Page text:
On Dec 27 at 12:30 a.m., a thief broke the service window of Old SLO BBQ Co. and reached in to steal the tip jar. This was one of two incidents of theft that morning.
Located in downtown San Luis Obispo, the business experienced multiple incidents of break-ins and thefts this year.
“We’ve been open since 2012 and we’ve never been broken into,” Old SLO BBQ founder Matt Pearce said. “Then, we’ve been broken into twice this year in the last four months. So it’s definitely something that’s a new and frustrating problem.”
This break-in was followed by a second thief, who noticed a broken window and an open door at 4:30 a.m.
“All-in-all they made off with knives, cash, tablets, beer and all our salted caramel brownies (if that’s not a testament to how good those brownies are, we don’t know what is),” Old SLO BBQ said in an Instagram post.
Among the stolen items were proprietary tablets for online ordering services such as DoorDash, ChowNow and WeGoDelivers. Without these tablets, the restaurant has been unable to get business from online orders.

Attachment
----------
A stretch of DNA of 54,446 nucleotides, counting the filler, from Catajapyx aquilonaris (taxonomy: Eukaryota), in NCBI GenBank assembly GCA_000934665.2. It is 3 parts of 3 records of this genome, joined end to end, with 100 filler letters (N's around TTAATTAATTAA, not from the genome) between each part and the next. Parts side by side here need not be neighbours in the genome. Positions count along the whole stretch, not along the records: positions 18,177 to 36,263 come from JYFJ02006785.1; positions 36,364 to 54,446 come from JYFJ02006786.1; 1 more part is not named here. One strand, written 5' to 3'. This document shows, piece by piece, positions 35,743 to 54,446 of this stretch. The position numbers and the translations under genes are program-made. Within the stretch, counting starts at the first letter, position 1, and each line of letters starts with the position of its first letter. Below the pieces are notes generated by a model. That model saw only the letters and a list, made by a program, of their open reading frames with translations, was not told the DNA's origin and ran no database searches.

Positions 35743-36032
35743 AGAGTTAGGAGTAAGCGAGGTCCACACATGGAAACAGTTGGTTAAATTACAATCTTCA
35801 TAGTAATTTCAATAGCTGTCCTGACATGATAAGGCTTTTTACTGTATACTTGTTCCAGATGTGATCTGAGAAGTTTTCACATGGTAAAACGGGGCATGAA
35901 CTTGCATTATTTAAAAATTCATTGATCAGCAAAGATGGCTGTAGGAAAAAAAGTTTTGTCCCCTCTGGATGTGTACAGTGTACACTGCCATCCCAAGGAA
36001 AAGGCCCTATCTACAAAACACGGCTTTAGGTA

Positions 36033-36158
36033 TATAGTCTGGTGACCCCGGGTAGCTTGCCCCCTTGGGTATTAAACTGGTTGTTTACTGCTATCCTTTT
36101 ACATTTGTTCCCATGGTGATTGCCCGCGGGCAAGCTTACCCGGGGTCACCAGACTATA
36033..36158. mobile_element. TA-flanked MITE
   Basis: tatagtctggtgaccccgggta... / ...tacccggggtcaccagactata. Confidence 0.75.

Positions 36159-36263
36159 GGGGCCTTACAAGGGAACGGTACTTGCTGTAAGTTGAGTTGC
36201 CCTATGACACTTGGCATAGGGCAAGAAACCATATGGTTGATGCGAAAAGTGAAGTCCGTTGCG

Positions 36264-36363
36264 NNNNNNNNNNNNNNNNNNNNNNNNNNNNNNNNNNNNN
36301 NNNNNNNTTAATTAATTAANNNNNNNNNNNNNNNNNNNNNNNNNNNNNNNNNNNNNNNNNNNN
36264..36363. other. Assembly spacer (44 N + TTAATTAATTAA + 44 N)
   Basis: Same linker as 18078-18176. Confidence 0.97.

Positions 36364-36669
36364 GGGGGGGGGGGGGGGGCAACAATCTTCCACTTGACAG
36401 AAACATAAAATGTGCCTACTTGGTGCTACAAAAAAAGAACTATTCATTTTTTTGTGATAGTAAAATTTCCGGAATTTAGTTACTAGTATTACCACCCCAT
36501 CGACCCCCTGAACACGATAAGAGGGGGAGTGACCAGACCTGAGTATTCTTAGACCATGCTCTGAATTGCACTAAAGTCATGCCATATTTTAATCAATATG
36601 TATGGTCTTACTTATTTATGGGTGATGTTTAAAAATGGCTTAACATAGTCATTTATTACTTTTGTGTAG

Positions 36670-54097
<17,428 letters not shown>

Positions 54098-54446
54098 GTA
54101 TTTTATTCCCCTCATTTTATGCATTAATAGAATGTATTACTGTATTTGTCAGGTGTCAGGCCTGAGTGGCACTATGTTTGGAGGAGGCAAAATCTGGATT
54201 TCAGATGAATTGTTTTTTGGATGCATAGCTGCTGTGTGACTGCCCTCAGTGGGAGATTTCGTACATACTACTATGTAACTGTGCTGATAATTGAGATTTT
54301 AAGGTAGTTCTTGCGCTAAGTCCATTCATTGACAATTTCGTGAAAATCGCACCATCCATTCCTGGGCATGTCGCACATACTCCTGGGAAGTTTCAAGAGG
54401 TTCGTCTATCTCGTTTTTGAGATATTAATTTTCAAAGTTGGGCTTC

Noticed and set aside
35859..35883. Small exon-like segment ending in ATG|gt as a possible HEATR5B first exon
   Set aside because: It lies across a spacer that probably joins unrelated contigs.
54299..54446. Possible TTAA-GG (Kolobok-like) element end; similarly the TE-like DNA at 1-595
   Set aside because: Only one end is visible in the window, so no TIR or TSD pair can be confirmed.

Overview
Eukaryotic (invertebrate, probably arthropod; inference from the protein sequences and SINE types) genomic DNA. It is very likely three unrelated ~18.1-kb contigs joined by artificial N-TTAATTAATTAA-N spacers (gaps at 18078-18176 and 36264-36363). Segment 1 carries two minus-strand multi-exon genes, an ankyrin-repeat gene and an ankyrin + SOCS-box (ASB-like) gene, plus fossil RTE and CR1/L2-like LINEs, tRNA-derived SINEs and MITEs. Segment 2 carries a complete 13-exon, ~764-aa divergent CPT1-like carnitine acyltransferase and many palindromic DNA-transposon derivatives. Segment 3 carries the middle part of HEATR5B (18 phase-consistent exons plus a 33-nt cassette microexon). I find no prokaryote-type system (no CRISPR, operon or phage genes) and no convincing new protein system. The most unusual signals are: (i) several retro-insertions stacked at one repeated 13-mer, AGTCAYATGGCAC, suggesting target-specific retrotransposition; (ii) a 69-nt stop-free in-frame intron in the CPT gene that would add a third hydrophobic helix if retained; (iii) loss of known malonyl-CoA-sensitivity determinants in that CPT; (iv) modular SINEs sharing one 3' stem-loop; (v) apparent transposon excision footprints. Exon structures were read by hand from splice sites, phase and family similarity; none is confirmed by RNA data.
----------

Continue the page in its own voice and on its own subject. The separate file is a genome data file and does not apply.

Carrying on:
Pearce was out of town for the holidays and received a call from the police at 5 a.m.
“We’re not talking about, even at the end of the day, not more than a thousand dollars of headache — but it’s a thousand dollars,” Pearce said in a phone interview.
Pearce met with San Luis Obispo’s police on Sept. 30 as a board member of the Children’s Museum to discuss the break-ins and crimes that other businesses have experienced. According to Pearce, police said people aren’t being arrested for small, nonviolent crimes. Instead, the most they can do is give citations, which often go ignored.
“There’s nothing much I can do outside of kind of sit back and watch my business get broken into and then know there’s nothing that happened to the criminals who did that,” Pearce said.
Due to the recurring break-ins, Old SLO BBQ had cameras installed and added protective measures to make it harder for thieves to break in and improve the impact that these break-ins have.
“I’m trying to feed my family and keep people employed and provide service to our customers,” Pearce said. “All of that gets impacted when shenanigans like this kind of pester us. There is a natural hard impact for these things regularly happening for business owners.”